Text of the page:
The most glaring slip-ups were two interference calls on cornerback Terry Cousin on third-down plays--one leading to the Vikings' go-ahead touchdown at 24-17 with 6:06 left in the fourth quarter, and the other giving the Vikings the ball on the Bears' 25 on the game-winning drive.
Walt Harris almost would have shared goat status as Randy Moss beat him on a double-pump for 42 yards on the final drive of regulation. But Anderson missed the 20-yarder on a bad snap and Harris intercepted the first pass of overtime.
"All that matters is the bottom line," said Boniol, who said he felt "great" kicking during the week. "And the bottom line is we had a chance to win with a field goal and we didn't, so I didn't get it done."
The Bears' only drive of overtime was a three-and-out with three rushes by Curtis Enis of 4, 3 and zero yards. Given the fact that the Bears went next to nowhere on the ground all day with 22 rushes for 49 yards for an average of 2.2 yards per carry, were they too conservative at the end?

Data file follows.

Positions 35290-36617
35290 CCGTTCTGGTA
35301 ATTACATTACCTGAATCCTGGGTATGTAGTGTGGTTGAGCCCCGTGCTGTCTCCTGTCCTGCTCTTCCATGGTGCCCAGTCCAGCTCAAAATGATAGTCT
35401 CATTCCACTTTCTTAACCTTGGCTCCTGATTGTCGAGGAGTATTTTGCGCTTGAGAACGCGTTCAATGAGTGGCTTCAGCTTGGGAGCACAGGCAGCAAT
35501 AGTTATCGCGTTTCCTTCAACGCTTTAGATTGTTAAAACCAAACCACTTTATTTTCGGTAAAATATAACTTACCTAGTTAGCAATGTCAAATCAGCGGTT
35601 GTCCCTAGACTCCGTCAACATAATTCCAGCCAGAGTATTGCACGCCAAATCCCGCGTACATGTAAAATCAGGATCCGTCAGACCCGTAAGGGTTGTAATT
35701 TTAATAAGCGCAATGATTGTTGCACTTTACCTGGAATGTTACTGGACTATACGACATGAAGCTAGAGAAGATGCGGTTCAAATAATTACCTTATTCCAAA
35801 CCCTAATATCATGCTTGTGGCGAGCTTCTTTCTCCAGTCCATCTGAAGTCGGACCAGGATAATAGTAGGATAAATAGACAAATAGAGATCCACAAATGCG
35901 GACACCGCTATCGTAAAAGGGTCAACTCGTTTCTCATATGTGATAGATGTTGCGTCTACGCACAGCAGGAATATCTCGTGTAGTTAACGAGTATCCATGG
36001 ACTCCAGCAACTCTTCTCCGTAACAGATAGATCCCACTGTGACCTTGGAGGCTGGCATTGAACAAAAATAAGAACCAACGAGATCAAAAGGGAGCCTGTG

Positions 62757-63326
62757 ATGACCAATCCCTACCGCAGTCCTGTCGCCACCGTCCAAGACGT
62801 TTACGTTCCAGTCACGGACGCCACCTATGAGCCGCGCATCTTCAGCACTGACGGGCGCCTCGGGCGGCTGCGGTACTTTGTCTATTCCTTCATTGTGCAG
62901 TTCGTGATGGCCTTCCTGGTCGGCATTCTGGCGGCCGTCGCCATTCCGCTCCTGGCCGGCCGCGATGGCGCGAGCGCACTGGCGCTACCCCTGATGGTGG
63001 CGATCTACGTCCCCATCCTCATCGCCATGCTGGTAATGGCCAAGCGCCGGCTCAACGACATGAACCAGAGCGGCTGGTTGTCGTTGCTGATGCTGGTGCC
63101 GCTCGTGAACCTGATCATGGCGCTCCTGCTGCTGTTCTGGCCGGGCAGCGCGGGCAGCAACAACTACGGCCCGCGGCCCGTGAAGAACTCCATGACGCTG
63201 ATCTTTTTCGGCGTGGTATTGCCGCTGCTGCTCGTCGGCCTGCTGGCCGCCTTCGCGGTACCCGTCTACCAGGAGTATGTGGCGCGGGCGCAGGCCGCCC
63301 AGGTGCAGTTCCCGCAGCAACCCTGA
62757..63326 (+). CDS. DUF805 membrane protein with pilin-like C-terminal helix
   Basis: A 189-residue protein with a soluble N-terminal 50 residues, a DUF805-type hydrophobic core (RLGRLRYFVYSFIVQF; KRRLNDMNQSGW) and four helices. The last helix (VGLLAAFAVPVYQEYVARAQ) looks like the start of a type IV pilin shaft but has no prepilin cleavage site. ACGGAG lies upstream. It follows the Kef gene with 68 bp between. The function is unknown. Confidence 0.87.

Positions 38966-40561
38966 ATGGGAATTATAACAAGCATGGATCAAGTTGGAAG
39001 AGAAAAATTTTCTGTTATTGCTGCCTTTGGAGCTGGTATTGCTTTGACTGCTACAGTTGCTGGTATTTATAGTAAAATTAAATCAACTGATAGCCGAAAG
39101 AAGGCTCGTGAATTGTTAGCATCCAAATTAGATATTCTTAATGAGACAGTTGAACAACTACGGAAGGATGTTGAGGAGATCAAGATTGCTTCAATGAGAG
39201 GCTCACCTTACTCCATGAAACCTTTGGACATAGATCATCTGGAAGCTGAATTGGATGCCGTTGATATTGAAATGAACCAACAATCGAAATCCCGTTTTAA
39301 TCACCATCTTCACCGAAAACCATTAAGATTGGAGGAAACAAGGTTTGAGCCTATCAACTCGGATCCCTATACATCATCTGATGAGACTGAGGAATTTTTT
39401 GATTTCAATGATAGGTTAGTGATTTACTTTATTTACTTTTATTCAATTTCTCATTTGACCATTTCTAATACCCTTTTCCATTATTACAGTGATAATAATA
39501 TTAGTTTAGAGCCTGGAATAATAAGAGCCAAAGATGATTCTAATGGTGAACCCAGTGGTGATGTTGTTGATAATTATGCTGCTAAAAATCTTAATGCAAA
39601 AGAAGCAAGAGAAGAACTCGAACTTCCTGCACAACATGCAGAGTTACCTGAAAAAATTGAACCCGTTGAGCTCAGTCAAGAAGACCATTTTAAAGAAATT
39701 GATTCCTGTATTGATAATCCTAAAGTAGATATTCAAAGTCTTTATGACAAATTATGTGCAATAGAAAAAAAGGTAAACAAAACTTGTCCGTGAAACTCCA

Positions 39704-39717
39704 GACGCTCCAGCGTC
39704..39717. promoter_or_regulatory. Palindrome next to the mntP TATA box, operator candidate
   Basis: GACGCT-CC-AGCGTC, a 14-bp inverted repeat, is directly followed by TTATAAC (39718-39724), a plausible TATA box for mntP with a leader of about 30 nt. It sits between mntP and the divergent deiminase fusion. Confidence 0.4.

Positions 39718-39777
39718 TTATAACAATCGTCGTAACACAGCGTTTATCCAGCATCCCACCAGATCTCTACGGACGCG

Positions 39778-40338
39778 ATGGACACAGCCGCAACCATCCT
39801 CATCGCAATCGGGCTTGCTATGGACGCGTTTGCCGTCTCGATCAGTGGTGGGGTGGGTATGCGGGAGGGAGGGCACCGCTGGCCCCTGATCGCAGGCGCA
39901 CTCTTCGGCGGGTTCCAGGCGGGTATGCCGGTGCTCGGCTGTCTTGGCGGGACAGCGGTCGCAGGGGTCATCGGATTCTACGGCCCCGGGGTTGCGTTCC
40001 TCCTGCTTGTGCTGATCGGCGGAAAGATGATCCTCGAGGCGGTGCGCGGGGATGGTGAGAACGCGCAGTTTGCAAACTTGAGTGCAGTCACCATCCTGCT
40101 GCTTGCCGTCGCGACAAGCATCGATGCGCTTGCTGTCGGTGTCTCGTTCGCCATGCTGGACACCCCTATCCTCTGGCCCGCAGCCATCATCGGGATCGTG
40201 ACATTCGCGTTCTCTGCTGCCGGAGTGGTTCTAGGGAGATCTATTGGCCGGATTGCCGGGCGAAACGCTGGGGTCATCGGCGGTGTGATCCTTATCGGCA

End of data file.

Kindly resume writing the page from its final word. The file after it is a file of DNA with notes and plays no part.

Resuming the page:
"No," said offensive tackle Blake Brockermeyer. "We've been told that 40 yards and in is Chris' range. You could look back on it now and say, `Yeah, maybe a quick throw here or there,' but what if they pick the ball off and you don't even have a chance? The wind was behind us, it was a comfortable range and we just missed the kick."
With the victory, the Vikings split the season series and left the Bears 2 1/2 games in back of division-leading Detroit. With a 4-6 record with six games remaining, the Bears probably can afford only one more loss if they still hope to make the playoffs.
"It's a pretty empty feeling to play our heart out like that and have it come down to that," Miller said. "It's frustrating. . . . But hey, we were in it at the end. We're close."
So close that it's becoming a bad habit as four of the Bears' losses have come by four points or less, another by seven points.